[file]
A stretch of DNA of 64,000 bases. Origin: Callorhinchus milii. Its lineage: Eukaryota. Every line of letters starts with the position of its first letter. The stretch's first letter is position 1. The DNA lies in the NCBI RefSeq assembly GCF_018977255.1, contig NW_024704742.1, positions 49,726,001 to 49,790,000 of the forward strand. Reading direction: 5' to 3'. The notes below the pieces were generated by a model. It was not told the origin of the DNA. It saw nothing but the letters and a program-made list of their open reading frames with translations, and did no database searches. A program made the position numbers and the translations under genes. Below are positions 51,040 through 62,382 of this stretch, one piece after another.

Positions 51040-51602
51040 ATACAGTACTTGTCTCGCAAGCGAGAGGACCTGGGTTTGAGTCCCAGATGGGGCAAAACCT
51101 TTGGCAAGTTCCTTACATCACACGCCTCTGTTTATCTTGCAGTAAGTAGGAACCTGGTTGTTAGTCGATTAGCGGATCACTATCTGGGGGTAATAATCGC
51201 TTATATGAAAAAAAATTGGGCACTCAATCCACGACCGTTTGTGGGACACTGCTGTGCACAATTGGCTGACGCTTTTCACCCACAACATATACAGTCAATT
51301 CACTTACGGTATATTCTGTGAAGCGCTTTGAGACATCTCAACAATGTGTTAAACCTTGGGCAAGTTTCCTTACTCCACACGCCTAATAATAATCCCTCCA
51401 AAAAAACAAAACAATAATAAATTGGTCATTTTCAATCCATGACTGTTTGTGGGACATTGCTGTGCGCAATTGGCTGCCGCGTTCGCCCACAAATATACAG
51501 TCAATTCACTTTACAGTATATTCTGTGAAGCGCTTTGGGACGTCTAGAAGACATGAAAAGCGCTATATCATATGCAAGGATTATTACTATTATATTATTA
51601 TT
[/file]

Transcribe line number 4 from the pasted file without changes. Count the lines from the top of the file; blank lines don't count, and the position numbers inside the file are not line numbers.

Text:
51101 TTGGCAAGTTCCTTACATCACACGCCTCTGTTTATCTTGCAGTAAGTAGGAACCTGGTTGTTAGTCGATTAGCGGATCACTATCTGGGGGTAATAATCGC